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Author Topic: The Ill-Made Knight  (Read 1194 times)

Ian

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The Ill-Made Knight
« on: 2013-11-05, 00:52:06 »
I'm just a little ways in to The Ill-Made Knight by Christian Cameron right now (not to be confused with the book by T.H. White), but wanted to recommend it here to you gentlemen.  It's a new novel, just published on August 1st of this year.  I  believe it's Christian's first medieval historical fiction.  Takes place during the early Hundred Years War.  Here's the synopsis from Amazon:

The Ill-Made Knight:
Quote
William Gold comes into the world as his family slides down the social ladder. His head filled with tales of chivalry, instead he is branded a thief, and must make do with being squire to his childhood friend Sir Robert, a knight determined to make a name for himself as a man at arms in France. While William himself slowly acquires the skills of knightly combat, he remains an outsider - until the Battle of Poitiers when Sir Robert is cut down by the greatest knight of the age, Sir Geoffrey de Charny, and William, his lowly squire, revenges him. But with his own knight dead, no honour accrues to William for this feat of arms, and he is forced to become a mercenary. Scavenging a mismatched set of armour from the knightly corpses, he joins one of the mercenary companies now set to pillage a defenceless France, and so begins a bloody career that sees William joining forces with the infamous Sir John Hawkwood and immersing himself in a treacherous clandestine war among the Italian city states. But paradoxically it is there, among the spies, assassins and hired killers serving their ruthless masters, that William finally discovers the true meaning of chivalry - and his destiny as a knight.

The story is thus far very engrossing, gritty, and portrays the realities between some of the ideals of chivalry vs how it may have been abused by less than honorable knights.  Christian Cameron offers something very cool to historical fiction.  Since he is himself a very devoted and detail oriented living history nut, he goes out of his way to get those details that we would appreciate right.  I also saw it written in another review that with his historical fiction the characters seem very real.  In a lot of historical fiction it feels like the author transplanted a modern character to the period of interest, but in Christian's novels the characters really portray a sense of belonging to their era.  They feel right for their time.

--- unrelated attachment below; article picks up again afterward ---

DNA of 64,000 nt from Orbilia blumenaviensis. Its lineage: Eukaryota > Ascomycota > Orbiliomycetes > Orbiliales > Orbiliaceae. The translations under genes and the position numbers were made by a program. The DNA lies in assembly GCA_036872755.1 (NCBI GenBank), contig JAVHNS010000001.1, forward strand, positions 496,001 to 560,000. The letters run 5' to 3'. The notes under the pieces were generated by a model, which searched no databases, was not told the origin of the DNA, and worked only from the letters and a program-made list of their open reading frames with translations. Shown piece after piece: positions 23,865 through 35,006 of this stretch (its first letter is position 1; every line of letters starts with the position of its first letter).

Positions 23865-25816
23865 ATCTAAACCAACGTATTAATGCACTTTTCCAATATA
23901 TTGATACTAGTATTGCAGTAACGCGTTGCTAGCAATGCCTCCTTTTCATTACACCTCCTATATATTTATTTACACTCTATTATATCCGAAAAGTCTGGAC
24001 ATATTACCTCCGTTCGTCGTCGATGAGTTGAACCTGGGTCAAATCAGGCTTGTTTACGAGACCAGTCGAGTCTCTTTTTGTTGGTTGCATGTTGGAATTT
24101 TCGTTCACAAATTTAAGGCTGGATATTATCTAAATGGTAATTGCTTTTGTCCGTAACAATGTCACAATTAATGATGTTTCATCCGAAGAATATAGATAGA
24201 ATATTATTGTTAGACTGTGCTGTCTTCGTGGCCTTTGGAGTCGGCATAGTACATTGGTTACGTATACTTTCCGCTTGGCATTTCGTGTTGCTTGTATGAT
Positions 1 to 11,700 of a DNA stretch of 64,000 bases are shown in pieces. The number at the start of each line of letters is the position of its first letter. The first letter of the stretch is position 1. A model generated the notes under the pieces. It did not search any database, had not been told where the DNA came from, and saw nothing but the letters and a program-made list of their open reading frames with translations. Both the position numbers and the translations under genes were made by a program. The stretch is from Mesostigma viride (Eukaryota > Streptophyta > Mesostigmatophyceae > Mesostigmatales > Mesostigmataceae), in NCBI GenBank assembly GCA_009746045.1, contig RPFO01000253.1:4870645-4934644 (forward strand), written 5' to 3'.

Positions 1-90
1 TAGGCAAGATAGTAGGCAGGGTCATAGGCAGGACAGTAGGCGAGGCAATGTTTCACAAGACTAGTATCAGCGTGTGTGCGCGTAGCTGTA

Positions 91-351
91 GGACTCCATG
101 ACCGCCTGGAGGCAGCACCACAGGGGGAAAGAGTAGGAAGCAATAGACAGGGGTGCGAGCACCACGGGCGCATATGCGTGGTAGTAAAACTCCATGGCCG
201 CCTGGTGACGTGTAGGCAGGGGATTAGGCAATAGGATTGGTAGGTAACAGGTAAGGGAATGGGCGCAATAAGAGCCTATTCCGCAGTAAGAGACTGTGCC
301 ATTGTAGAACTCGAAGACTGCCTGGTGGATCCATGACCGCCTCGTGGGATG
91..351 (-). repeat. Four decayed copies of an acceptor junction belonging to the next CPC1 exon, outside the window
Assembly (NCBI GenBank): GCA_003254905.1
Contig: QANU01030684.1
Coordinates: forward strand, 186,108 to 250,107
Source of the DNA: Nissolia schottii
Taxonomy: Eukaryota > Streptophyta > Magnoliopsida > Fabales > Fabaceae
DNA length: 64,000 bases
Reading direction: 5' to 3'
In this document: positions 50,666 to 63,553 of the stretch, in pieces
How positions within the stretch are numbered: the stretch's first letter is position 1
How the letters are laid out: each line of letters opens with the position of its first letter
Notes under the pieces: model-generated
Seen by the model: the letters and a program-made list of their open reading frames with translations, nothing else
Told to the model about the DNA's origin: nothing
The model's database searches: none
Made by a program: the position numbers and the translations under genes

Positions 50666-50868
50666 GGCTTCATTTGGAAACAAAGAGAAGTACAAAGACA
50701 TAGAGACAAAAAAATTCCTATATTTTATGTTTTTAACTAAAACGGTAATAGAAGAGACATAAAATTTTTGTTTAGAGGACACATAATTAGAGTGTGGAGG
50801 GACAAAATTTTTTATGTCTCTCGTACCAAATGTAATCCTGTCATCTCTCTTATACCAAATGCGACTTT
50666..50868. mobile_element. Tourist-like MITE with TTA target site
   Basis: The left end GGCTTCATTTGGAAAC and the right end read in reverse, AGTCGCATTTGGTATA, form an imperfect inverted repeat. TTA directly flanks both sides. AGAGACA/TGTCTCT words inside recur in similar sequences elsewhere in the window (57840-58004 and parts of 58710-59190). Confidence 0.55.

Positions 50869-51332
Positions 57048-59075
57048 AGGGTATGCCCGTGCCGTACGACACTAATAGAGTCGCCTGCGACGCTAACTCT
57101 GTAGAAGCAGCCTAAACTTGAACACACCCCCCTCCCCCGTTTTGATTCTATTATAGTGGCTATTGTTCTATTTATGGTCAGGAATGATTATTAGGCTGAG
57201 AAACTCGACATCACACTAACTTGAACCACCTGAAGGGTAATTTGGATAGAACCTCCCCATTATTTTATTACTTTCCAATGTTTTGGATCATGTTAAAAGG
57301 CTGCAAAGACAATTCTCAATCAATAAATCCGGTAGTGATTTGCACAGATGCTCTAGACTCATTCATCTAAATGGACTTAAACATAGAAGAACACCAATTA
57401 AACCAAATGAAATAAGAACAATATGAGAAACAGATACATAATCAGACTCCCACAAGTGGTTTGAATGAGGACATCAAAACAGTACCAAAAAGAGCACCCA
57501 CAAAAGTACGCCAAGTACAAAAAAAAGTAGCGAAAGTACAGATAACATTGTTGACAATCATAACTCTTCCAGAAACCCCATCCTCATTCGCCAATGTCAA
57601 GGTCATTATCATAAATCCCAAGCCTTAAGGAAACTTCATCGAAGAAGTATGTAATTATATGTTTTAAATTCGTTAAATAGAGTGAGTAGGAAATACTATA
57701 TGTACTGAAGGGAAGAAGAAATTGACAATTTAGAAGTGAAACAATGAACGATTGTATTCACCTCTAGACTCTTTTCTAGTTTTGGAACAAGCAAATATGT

Check it out!
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Don Jorge

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Re: The Ill-Made Knight
« Reply #1 on: 2013-11-05, 01:19:36 »
Nice, I will have to check it out. I love historical fiction. Umberto Eco is by far my favorite author but he can be quite difficult to read. For the 100 year war I recommend the Grail Quest series (http://www.amazon.com/Archers-Tale-Grail-Quest-Book/dp/0060935766). It shows how important those english archers were and also shows what gritty life these warriors lead...

Sir Wolf

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Re: The Ill-Made Knight
« Reply #2 on: 2013-11-05, 01:50:57 »
musta had a Pakistan label on the bottom of his foot

Sir Edward

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Re: The Ill-Made Knight
« Reply #3 on: 2013-11-05, 16:20:08 »

Great! I may have to check it out sometime. I find it hard to make myself sit down and finish a book, but maybe this will be riveting enough to keep me going. :)
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Sir William

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Re: The Ill-Made Knight
« Reply #4 on: 2013-11-05, 16:32:10 »
I've been running through a spate of medieval fiction novels so I'll add this one to the wishlist.  When I read the thread title, Lancelot jumped to mind immediately (le Chevaler Mal Fet) being one of his noms-de-guerre in Arthurian lore as recounted by Thomas Bulfinch.  I've read through a couple of novels recently that deal with this type of storyline- it is a popular one in many genres.
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Joshua Santana

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Re: The Ill-Made Knight
« Reply #5 on: 2017-02-09, 16:19:04 »
I finished reading the book and I thoroughly enjoyed it.  Yes it is gritty, engrossing and straight to the point.  I would say that as a 14th Century enthusiast this type of fiction I would recommend highly as the author has done a great job in painting the 14th Century world and describing actual combat between knights.  My 2 cents.
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